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The Ticker
By Paul

’Skins Watch: A high school in Turners Falls, Mass., whose teams had previously been called the Indians, is asking students and residents to vote on a new team name. The voting runs from now through May 16.

Baseball News: What, no anniversary patch? The Phillie Phanatic made his debut 40 years ago yesterday. … I haven’t heard anything about the D-backs’ bullpen cart since the beginning of the season, when it was reported that most relievers were declining to use it. Also, the Tigers were reportedly introducing a cart, but I haven’t heard anything more about that either. Has the whole project been quietly shelved? … Why were the Expos and White Sox playing each other, and why were they both wearing road uniforms? That photo’s from the 1970 Hall of Fame Game (from Chris Mayberry). … The New Orleans Baby Cakes will become the CrawDaddys for one game on May 1. … Highly touted Braves prospect Ronald Acuña Jr., who was just called up, has a tilde and JROB on his jersey (from Richard Grossman). … Peoria Richwoods High School in Illinois has striking green uniforms with white pinstripes, similar to the Cubs’ old reverse-pinstriped powder blue road uniforms (from Ben Zoss). … After the Houston Rockets won their NBA playoff game last night, Rockets G Gerald Green wore a Nolan Ryan Astros tequila sunrise jersey (from Ignacio Salazar). … Several readers have noticed that the Blue Jays now have uni numbers on the back of their sweatshirt/pullover thingies. Does any other team do that? … Speaking of new pullovers, the umpires appear to have a new design with a grey shoulder yoke. Or at least I think it’s new — a few people have told me it actually debuted last year, although I don’t recall seeing it until now.

Pro Football News: “I work for a wine and spirits chain in Florida and we are always getting promo items that vendors hope we will sell,” says Jon Solomonson. “This Broncos koozie caught my eye. They aren’t shown on the manufacturer’s website yet.” … The 2019 Grey Cup will be played in Calgary (from Wade Heidt). … The Titans have been working out with their new helmets and practice jerseys. Not liking that new number font. Lots of additional photos are in a gallery that you can access by scrolling down on this page (from Nathan Dearman). … The Vikings are holding a “garage sale,” in which they’ll be selling off lots of team gear. … Buncha good stuff from Pro Football Journal, including shots of Bears P Bobby Joe Green going without a facemask in 1970 and Bears QB Bobby Douglass with a serious rear-jersey tear.

College Football News: New uniforms for ECU. Additional info here. … In a related item, it looks like Adidas jerseys will no longer have the tire tread pattern.

Hockey News: It’s a little hard to see, but former Boston Celtics coach Tommy Heinsohn was on hand for last night’s Bruins playoff game, and the team gave him a Bruins jersey with green uni numbers (from Lance Harris).

Basketball News: Cross-listed from the hockey section: It’s a little hard to see, but former Celtics coach Tommy Heinsohn was on hand for last night’s Boston Bruins playoff game, and the team gave him a Bruins jersey with green uni numbers (from Lance Harris). … Here’s the backstory on the logo for the Augusta 706ers, a new team in the ABA. … Cross-listed from the baseball section: After the Rockets won their NBA playoff game last night, G Gerald Green wore a Nolan Ryan Houston Astros tequila sunrise jersey (from Ignacio Salazar).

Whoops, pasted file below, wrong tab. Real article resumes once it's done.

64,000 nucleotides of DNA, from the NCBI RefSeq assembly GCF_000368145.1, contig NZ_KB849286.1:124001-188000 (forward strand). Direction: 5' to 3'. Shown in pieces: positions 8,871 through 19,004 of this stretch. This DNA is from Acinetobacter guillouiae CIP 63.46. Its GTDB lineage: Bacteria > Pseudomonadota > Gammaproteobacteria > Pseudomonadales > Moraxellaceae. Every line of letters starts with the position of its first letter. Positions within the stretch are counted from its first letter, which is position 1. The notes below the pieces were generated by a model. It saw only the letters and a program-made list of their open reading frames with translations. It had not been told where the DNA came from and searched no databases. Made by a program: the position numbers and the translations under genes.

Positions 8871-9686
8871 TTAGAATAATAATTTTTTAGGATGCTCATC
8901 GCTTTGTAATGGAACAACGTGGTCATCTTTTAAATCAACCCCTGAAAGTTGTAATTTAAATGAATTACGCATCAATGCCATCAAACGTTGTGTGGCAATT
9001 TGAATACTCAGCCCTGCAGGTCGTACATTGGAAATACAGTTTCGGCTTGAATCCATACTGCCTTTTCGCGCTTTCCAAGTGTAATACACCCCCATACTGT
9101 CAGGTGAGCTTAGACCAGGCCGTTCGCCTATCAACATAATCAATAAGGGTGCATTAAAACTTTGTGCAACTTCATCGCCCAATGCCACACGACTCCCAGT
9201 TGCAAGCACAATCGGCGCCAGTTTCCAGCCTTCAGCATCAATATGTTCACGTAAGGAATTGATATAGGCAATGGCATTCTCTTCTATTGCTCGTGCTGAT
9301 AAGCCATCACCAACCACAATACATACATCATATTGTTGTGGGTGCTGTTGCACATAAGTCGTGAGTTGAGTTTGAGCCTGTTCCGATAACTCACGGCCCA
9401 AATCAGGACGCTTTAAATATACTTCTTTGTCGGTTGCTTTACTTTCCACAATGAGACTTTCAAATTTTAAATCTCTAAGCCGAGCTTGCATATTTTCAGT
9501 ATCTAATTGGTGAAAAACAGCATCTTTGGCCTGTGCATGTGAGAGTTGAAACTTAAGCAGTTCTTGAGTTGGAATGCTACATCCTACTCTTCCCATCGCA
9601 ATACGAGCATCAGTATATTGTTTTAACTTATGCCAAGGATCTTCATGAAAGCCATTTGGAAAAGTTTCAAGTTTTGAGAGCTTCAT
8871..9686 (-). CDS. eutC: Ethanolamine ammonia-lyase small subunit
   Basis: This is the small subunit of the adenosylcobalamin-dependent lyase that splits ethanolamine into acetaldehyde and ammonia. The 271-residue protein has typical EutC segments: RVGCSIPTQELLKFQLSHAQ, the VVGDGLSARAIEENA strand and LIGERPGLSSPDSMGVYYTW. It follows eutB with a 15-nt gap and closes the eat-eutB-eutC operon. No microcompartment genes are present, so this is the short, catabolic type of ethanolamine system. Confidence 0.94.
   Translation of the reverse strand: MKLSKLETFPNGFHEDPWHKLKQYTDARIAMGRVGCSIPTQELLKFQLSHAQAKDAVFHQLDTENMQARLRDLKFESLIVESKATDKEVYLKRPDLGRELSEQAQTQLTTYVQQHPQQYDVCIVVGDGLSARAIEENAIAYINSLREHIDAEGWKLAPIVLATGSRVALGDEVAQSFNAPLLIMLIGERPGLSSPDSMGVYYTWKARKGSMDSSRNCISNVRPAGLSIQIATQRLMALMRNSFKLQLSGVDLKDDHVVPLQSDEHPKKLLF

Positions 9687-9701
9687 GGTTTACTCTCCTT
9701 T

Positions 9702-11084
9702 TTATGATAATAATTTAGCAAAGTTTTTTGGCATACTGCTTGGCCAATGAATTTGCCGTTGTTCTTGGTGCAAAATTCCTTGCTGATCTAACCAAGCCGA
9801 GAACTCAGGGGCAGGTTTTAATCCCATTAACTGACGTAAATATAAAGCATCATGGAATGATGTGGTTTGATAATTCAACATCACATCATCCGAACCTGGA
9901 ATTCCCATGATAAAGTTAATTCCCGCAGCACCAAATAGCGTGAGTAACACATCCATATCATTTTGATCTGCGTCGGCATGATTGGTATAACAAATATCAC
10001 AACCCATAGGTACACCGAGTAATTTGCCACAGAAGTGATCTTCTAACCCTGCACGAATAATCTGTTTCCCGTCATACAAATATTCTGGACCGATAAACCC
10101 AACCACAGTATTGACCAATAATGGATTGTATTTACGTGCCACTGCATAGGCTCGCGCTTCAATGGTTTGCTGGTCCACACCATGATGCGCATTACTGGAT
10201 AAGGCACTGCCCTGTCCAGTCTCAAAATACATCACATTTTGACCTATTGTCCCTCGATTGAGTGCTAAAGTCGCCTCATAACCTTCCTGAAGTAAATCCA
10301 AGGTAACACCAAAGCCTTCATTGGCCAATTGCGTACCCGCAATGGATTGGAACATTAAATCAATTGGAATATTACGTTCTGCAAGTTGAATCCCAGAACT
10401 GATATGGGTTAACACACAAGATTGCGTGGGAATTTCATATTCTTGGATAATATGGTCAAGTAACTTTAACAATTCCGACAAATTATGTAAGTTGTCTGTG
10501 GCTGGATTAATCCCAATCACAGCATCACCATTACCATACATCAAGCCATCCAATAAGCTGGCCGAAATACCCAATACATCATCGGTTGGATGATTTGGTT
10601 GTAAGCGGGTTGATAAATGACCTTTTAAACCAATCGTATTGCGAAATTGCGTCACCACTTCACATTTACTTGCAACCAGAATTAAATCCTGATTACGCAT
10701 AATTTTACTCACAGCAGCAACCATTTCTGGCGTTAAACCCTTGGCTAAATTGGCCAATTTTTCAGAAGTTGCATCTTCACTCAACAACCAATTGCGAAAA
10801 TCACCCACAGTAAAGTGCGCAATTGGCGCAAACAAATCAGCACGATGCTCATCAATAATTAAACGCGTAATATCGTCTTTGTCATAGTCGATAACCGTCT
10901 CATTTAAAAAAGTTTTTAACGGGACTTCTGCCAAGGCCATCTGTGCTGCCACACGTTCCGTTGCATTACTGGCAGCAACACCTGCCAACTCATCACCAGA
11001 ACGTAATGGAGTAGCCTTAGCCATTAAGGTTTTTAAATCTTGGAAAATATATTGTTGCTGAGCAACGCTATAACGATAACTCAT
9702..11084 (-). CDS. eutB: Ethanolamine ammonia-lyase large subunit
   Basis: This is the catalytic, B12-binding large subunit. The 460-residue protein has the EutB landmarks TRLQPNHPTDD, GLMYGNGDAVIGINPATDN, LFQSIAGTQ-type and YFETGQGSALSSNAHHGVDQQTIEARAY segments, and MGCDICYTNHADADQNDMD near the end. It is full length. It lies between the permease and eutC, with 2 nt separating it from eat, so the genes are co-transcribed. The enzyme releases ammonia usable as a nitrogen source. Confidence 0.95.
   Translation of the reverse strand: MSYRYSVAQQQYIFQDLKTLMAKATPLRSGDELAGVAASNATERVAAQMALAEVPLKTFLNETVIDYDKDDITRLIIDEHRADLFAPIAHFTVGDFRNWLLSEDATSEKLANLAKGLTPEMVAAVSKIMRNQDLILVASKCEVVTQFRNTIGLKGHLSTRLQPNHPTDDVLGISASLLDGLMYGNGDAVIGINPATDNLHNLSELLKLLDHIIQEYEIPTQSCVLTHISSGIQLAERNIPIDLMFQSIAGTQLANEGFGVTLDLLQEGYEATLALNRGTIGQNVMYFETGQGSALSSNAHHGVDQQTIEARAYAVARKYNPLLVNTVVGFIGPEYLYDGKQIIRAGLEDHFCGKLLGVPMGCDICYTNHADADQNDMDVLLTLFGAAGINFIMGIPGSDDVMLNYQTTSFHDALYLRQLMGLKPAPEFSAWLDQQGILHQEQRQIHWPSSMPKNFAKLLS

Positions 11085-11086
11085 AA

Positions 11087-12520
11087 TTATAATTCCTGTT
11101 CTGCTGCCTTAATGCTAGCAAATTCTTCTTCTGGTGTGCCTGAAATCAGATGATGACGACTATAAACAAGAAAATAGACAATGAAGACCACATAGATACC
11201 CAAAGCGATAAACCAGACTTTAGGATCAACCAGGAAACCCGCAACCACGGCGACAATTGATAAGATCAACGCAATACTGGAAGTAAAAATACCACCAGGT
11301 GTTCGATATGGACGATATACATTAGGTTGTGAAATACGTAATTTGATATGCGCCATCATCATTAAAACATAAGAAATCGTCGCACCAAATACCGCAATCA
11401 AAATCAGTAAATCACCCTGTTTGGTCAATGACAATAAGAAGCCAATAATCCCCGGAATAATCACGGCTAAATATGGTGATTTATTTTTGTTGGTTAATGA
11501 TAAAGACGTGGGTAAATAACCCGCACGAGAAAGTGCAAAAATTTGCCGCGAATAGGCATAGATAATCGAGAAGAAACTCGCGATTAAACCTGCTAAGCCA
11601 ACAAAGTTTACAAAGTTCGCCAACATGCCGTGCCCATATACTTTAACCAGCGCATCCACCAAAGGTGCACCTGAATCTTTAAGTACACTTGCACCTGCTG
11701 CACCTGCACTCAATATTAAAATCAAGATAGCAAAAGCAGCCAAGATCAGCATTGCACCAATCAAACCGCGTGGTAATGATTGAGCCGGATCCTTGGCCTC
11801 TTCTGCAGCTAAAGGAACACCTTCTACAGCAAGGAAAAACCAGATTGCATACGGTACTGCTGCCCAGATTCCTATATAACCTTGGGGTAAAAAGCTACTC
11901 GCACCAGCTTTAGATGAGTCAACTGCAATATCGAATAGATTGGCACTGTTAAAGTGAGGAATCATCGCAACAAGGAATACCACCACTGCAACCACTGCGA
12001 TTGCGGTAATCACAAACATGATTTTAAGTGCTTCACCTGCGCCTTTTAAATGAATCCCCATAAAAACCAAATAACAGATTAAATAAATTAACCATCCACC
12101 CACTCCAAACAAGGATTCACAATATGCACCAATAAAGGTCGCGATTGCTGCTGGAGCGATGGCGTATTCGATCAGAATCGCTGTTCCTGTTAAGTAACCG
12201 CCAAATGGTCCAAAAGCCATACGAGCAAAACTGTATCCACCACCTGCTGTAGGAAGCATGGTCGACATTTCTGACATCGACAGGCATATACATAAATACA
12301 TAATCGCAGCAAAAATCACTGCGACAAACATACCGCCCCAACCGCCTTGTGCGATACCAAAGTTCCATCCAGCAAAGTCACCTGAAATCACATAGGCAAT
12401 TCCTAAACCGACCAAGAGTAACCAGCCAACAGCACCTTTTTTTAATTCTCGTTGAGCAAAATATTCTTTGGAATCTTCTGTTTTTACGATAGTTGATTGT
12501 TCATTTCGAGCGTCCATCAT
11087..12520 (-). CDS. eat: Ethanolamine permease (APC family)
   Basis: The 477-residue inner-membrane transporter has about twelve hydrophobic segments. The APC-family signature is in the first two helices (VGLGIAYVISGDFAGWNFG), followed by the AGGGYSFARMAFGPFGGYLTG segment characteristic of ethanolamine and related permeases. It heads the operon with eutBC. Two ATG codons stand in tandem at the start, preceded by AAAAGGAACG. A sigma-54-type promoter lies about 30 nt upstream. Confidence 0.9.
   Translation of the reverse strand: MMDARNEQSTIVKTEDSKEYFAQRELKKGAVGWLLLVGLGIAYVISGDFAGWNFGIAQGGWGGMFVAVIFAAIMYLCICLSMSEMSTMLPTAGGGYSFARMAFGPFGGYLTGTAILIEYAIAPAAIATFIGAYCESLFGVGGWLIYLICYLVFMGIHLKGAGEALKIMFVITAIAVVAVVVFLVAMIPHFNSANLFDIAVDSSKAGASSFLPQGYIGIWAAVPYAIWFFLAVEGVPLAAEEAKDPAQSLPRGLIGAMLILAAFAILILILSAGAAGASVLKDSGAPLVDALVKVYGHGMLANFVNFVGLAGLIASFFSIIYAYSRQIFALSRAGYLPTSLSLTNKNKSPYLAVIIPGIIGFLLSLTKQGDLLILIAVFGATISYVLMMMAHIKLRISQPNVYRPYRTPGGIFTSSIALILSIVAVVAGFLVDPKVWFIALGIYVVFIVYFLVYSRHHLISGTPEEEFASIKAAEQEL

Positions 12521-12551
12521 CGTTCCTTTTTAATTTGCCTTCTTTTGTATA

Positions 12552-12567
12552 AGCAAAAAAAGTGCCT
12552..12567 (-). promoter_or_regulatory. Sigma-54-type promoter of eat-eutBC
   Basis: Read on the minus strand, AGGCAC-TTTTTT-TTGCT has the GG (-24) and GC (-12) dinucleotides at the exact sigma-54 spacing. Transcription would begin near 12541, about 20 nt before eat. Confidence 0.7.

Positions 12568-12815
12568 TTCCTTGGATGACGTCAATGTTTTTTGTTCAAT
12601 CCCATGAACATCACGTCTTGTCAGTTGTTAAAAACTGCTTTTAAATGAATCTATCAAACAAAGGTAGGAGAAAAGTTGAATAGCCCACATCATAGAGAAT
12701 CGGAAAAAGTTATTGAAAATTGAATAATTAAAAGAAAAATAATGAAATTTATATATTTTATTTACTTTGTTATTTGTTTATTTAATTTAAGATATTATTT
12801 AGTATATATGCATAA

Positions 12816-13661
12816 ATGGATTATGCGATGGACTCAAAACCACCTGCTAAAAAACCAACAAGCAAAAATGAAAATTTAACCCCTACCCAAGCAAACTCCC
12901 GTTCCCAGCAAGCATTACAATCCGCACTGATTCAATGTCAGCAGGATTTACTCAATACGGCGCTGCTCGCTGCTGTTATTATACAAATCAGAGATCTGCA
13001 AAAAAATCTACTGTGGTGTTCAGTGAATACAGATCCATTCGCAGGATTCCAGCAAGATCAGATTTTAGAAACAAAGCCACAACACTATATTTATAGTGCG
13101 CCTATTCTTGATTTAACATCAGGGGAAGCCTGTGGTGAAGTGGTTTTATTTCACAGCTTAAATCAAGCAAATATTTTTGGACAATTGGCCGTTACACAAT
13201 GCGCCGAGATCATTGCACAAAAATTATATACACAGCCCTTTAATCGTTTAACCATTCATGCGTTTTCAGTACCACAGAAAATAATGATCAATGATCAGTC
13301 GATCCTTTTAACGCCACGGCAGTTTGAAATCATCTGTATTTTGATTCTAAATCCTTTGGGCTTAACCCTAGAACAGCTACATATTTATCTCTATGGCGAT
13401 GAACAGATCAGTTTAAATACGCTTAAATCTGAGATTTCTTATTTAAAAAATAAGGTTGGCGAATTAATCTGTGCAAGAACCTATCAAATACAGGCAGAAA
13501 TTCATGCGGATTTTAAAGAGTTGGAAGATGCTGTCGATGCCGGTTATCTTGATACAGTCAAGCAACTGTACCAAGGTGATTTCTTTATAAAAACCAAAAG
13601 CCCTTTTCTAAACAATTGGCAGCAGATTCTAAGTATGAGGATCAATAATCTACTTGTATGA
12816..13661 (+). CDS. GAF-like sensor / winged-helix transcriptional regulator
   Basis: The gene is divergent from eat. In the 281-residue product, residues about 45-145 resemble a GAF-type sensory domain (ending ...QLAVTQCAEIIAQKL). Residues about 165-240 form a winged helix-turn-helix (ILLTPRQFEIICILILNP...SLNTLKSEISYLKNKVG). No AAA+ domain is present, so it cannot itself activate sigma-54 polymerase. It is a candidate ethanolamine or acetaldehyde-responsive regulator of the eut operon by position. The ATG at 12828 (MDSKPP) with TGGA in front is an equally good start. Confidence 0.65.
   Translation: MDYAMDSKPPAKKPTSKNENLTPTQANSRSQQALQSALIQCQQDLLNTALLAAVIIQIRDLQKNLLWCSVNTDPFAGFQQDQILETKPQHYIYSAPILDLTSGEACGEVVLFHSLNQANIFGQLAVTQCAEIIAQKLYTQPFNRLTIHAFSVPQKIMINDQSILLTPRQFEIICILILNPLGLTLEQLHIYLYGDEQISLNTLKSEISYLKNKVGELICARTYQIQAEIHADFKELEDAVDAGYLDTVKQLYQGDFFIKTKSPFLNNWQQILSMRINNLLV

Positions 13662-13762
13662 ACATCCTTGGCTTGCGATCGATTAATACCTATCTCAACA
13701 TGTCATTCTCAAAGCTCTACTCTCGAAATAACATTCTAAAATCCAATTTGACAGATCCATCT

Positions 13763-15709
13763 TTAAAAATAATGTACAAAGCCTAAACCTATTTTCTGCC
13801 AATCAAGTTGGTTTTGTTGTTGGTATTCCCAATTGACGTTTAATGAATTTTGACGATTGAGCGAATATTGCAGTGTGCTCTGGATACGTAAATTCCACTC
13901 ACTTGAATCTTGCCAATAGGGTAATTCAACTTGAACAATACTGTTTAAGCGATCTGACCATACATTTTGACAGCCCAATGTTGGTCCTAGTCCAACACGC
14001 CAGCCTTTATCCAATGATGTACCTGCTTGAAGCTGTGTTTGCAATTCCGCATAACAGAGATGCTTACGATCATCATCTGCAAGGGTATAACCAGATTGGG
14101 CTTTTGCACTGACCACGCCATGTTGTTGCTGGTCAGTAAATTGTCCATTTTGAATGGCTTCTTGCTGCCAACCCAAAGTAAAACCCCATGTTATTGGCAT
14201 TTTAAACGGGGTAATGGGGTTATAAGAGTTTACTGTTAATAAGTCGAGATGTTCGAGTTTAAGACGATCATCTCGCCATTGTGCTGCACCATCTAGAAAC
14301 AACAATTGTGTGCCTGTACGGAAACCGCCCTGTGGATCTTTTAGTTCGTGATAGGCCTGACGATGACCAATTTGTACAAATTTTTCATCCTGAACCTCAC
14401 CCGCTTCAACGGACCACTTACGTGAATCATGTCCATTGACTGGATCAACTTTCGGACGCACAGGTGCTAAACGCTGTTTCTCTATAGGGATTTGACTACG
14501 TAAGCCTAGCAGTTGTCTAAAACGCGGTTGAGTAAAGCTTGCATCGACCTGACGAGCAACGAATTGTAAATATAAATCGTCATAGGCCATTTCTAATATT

Soccer News: AC Milan’s new kit has leaked, and so has Borussia Mönchengladbach’s (from Josh Hinton). … So has Corinthians’ (from Ed Zelaski). … So has Bayern Munich’s. … Speaking of, uni leaks seem to be much more common in soccer than in other sports. Anyone know why that is? … Real Madrid star Cristiano Ronaldo sent a signed shirt to Manchester United forward Marcus Rashford. … The new MASL team in Orlando will be called the SeaWolves (from Jim Vilk). … New kit for Dundee United (Josh Hinton again).

Grab Bag: Wyoming athletics, which had been outfitted by Nike, is switching to Adidas (from @WyoNationBlog). … The West Virginia Dept. of Agriculture is encouraging people to vote on a new “West Virginia Grown” logo. … New city flag for Reno (from Manzell B). … New logo design for TV station WMAZ in Macon, Ga. … The American Pecan Council has unveiled a new logo and slogan.

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Happy Birthday to Comrade Robert Marshall, head of the Uni Watch Stirrups Club and an all-around swell guy. Love ya, Moose — big hugs to you on your special day.

Comments (50)

    “Uni leaks seem to be much more common in soccer than in other sports.”

    So there’s probably a couple reasons why.
    1. Literally hundreds, if not upwards of a thousand, kits will come out this summer, so it’s just sheer volume.
    2. This one website (Footy Headlines) apparently collects as many leaks as it can (though keep in mind it’s not immediately clear where they get them).
    3. Of course, retail drives the rest of this.

    I think the soccer leaks are partially due to the fact that almost every team gets at least one new uniform a year, if not two or three. The unveiling of the new kit becomes part of the routine so just like anything you want to see it as soon as you can.

    The Tigers have a bullpen cart. Nobody wants to use it though: link

    I saw a more recent article than that, but I can’t find it now…